EC Japan: Not Bad Enough

The end of 2Q19 delivered a disappointing assessment for Japan in the form of the June Tankan survey. But whilst it fell more than expected, it might just not be 'bad enough' to postpone the October consumption tax hike.

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2Q Tankan disappointment

The Tankan survey, undertaken each quarter by the Bank of Japan, gives a good snapshot of the economy together with forward indicators that are both more timely, and in the past at least, more “accurate” than the GDP figures, which were, and at times still are, dominated by erratic stimulus packages or one-off spikes and troughs in volatile elements like inventories and trade.

The Tankan headline large firm manufacturing index fell more than expected (to 7 from 12) which puts it only just above the 2016 trough. To put that into perspective though, this index fell to -58 during the global financial crisis, so manufacturing is softening, not collapsing.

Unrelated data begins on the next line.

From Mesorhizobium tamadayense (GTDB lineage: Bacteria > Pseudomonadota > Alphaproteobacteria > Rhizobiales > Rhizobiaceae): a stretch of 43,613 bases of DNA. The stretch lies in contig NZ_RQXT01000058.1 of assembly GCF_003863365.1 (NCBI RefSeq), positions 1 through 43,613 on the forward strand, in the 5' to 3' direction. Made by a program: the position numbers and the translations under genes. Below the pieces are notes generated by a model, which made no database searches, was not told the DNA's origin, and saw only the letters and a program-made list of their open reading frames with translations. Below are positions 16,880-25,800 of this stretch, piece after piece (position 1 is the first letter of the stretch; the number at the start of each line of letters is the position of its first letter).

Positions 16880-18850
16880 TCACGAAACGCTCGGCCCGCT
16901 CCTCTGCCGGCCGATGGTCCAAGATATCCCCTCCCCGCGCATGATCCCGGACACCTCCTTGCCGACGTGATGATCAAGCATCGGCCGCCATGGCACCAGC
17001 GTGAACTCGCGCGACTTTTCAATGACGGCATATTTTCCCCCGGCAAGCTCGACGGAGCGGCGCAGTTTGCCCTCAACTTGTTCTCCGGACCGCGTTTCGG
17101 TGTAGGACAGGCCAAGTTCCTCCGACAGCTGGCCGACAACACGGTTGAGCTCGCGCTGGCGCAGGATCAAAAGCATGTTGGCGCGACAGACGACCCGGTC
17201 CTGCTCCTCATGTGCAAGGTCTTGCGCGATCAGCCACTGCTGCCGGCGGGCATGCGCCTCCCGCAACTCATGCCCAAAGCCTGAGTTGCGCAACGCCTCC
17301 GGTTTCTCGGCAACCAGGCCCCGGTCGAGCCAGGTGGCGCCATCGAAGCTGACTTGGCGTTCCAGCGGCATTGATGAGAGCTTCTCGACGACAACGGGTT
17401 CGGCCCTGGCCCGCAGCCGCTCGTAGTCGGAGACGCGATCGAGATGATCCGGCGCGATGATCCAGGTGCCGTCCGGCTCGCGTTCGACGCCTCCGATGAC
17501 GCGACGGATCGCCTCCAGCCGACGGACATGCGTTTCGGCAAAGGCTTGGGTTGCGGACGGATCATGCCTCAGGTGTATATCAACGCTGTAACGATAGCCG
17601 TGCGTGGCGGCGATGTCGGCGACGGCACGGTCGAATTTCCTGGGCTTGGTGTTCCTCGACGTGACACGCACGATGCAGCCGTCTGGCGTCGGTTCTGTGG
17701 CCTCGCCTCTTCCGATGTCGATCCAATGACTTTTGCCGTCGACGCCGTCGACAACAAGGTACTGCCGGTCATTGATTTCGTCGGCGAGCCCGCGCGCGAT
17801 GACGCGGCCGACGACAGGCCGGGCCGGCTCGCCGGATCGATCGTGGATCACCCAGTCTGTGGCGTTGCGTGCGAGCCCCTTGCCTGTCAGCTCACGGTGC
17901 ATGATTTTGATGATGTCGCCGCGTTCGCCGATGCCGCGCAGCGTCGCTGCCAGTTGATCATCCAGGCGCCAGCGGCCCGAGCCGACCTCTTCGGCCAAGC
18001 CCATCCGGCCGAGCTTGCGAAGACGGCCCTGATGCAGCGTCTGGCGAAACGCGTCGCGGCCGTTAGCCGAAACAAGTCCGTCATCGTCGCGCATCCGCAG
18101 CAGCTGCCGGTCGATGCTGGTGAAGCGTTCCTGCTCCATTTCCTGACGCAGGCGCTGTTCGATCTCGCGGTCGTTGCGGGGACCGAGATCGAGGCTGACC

The forward-looking “outlook” series for the manufacturing industry also dimmed, which is not surprising given the issues facing Japan and the rest of Asia - Trade war, tech slump and slowing global trade.

Tankan shows manufacturing slowing, not collapsing

 

 

 

 

Source: CEIC, ING

 

Data might not be 'bad enough' to postpone the October consumption tax hike...

 

But while the direction of the Tankan was down, the speed of decline is not particularly alarming. 2Q19 GDP may well show a decline in both quarter-on-quarter and annual growth – but this looked likely anyway after the improbable bounce in 1Q19.

 

But the main reason for opening this Japan report with a detailed description of the Tankan is not to predict GDP, but because the Tankan was possibly the only bit of economic data remaining, that, if sufficiently bad, might encourage a postponement of the October consumption tax hike.

 

This hike, which has already been delayed twice, will raise the consumption tax by two percentage points, adds a bit more than a percentage point to headline inflation (for 12 months) and will result in the usual front loading and then collapse in spending that has accompanied similar tax hikes.

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